Health Canada asks Patients to Comment on Safety of Medical Devices
Medical malpractice is perhaps the most challenging and complex area of personal injury law in Canada. Liability in these cases is difficult to establish and proof of error difficult to secure. Cases involving implanted medical devices are even more complex than usual. Who is to blame when a person suffers adverse effects from an implanted medical device? The doctors who prescribed it? The surgeons who installed it? The researchers who developed it? The manufacturers who assembled it? These are examples of the difficult questions a medical malpractice lawyer must answer.
A new initiative by Health Canada may help reduce malpractice lawsuits related to faulty medical devices. On June 14, Minister of Health Ginette Petitpas Taylor ‘launched consultations that give Canadians an opportunity to comment on proposed changes to regulations that would further ensure the safety and effectiveness of the medical devices they use,’ according to a Health Canada release.
“Canadians rely on medical devices to maintain and improve their health,” Petitpas is quoted as saying. “Last fall, I committed to Canadians that we would take action to improve the safety of these devices. This consultation is an important part of that commitment. These proposed changes would make it easier for Health Canada to monitor the safety of medical devices already on the market and to take action to protect the health and safety of Canadians.”
The changes require manufacturers of medical devices to do the following:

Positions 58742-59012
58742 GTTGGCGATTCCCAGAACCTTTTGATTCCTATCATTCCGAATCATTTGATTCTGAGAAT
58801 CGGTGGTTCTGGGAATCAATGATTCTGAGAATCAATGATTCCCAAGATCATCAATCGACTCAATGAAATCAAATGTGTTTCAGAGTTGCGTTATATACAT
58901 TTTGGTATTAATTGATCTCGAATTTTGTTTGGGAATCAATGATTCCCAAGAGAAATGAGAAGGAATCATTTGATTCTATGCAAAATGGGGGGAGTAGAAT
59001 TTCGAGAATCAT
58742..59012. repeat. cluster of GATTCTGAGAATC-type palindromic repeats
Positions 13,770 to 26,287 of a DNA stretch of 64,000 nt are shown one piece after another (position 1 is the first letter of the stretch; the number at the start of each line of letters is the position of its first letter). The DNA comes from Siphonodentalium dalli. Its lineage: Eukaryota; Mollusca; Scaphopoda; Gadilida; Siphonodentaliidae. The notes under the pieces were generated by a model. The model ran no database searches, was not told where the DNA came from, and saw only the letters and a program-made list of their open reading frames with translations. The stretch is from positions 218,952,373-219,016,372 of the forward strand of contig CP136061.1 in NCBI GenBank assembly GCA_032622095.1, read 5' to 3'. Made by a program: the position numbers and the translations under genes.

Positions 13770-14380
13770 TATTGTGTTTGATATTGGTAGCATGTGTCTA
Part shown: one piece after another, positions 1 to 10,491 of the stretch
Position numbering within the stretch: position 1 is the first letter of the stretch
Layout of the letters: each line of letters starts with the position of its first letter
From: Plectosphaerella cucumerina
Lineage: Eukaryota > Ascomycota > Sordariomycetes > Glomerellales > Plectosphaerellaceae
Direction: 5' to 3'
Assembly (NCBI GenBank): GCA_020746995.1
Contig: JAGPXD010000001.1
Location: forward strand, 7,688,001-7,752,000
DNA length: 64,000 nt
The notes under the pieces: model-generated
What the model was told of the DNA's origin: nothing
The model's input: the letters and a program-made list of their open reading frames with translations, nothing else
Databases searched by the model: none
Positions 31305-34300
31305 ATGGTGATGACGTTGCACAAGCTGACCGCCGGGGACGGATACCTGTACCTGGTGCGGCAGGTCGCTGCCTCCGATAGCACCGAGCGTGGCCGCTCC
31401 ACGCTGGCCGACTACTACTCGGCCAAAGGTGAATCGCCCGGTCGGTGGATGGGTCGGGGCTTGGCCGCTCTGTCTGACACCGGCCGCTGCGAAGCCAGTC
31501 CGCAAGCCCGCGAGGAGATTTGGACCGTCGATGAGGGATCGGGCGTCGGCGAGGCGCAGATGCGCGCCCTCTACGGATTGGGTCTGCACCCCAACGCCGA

- Assess the safety of their products and perform further safety testing relating to identifiable issues, when requested
- Provide a safety and effectiveness analysis of the product to Health Canada for a post-market safety review, and
- Prepare summary reports of known adverse effects, reported problems, incidents, and risks and notify Health Canada of all changes to risks or benefits.
As every Canadian medical malpractice lawyer knows, implanted medical devices such as pacemakers, joint replacements, hernia and surgical mesh, and breast implants have been linked to myriad health issues. Plaintiffs suffering from chronic pain and other ailments relating to hernia mesh, for example, have launched several class-action lawsuits in the Canada and the United States. Health Canada’s public consultation initiative may help limit future implanted medical device complications and reduce the number of lawsuits addressing these problems.
If you or a member of your family is suffering adverse effects related to an implanted medical device, contact Will Davidson LLP to speak with an experienced medical malpractice lawyer today. Our team will provide guidance and advice as you consider your legal options.
Image credit: U.S. Air Force photo by Katie Hursey